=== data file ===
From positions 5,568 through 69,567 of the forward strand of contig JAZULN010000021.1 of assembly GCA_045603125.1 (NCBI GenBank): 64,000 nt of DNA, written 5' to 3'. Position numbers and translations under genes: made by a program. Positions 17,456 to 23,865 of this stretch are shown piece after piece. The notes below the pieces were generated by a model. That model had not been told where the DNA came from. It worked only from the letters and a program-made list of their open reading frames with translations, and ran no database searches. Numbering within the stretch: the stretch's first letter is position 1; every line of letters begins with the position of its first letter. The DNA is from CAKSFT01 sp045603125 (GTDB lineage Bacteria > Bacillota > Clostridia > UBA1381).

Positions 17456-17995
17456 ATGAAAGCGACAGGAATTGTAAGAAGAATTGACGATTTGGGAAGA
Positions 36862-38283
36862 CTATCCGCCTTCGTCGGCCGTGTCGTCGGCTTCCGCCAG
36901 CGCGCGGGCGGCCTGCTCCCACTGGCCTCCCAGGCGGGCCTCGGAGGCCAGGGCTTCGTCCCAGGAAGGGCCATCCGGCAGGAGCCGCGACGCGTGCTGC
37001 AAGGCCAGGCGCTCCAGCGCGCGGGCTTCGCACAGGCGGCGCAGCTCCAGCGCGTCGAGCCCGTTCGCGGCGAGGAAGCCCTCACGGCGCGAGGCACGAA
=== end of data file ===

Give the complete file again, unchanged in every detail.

From positions 5,568 through 69,567 of the forward strand of contig JAZULN010000021.1 of assembly GCA_045603125.1 (NCBI GenBank): 64,000 nt of DNA, written 5' to 3'. Position numbers and translations under genes: made by a program. Positions 17,456 to 23,865 of this stretch are shown piece after piece. The notes below the pieces were generated by a model. That model had not been told where the DNA came from. It worked only from the letters and a program-made list of their open reading frames with translations, and ran no database searches. Numbering within the stretch: the stretch's first letter is position 1; every line of letters begins with the position of its first letter. The DNA is from CAKSFT01 sp045603125 (GTDB lineage Bacteria > Bacillota > Clostridia > UBA1381).

Positions 17456-17995
17456 ATGAAAGCGACAGGAATTGTAAGAAGAATTGACGATTTGGGAAGA
Positions 36862-38283
36862 CTATCCGCCTTCGTCGGCCGTGTCGTCGGCTTCCGCCAG
36901 CGCGCGGGCGGCCTGCTCCCACTGGCCTCCCAGGCGGGCCTCGGAGGCCAGGGCTTCGTCCCAGGAAGGGCCATCCGGCAGGAGCCGCGACGCGTGCTGC
37001 AAGGCCAGGCGCTCCAGCGCGCGGGCTTCGCACAGGCGGCGCAGCTCCAGCGCGTCGAGCCCGTTCGCGGCGAGGAAGCCCTCACGGCGCGAGGCACGAA